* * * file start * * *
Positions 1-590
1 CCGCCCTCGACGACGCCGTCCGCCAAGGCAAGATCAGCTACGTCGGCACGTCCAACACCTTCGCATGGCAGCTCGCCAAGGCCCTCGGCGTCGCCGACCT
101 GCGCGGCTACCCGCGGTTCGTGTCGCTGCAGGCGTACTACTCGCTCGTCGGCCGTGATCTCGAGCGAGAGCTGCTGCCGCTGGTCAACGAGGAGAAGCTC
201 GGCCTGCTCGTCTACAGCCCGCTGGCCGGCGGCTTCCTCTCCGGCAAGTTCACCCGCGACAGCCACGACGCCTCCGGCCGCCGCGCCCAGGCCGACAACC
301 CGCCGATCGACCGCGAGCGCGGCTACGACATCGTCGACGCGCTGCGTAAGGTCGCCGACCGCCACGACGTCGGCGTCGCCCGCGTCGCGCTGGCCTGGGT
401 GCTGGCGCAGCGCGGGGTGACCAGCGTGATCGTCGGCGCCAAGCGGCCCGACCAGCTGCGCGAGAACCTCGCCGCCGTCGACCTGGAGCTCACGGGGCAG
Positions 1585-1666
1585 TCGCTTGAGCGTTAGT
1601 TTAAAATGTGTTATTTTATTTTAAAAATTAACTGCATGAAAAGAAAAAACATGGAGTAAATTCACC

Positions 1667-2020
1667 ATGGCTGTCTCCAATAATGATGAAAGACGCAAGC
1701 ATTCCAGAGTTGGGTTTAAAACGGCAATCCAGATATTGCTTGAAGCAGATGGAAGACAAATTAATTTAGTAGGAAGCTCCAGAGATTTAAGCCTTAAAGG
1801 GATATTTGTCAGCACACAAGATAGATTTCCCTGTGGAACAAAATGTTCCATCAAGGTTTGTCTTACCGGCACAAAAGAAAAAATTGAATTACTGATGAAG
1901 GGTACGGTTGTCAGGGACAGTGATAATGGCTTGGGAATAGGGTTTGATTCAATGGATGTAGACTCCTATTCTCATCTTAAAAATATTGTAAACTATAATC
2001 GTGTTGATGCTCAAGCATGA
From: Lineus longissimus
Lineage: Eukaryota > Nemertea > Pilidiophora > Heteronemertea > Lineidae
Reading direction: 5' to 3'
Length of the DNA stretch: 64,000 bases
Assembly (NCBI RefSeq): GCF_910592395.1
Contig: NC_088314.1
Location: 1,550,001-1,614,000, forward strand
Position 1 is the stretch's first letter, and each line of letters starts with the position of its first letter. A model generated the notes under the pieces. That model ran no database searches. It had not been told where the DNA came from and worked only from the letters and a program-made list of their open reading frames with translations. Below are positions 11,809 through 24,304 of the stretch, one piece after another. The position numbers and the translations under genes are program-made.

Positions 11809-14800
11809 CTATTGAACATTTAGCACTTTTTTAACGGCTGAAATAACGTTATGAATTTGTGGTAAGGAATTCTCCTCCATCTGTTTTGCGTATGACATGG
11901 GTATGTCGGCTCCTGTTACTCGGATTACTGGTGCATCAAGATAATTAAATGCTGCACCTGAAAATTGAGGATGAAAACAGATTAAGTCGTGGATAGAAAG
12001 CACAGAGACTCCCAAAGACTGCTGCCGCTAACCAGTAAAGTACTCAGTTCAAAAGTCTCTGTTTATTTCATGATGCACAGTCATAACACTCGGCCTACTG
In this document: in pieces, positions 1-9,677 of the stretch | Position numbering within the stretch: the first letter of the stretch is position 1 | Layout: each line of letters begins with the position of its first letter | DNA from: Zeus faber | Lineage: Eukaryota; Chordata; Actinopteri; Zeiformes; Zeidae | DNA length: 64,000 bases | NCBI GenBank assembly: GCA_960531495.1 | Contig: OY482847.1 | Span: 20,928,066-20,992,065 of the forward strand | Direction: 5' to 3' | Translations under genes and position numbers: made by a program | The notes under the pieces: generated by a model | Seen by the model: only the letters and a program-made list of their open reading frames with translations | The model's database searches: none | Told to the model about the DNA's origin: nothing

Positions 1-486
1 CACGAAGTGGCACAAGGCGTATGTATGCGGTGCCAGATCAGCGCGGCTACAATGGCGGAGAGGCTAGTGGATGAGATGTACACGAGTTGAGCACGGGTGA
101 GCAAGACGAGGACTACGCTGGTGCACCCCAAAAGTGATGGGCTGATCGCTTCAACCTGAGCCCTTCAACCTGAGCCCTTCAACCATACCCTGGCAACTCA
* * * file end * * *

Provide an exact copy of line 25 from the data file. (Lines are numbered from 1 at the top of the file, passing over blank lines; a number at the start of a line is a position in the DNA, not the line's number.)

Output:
11809 CTATTGAACATTTAGCACTTTTTTAACGGCTGAAATAACGTTATGAATTTGTGGTAAGGAATTCTCCTCCATCTGTTTTGCGTATGACATGG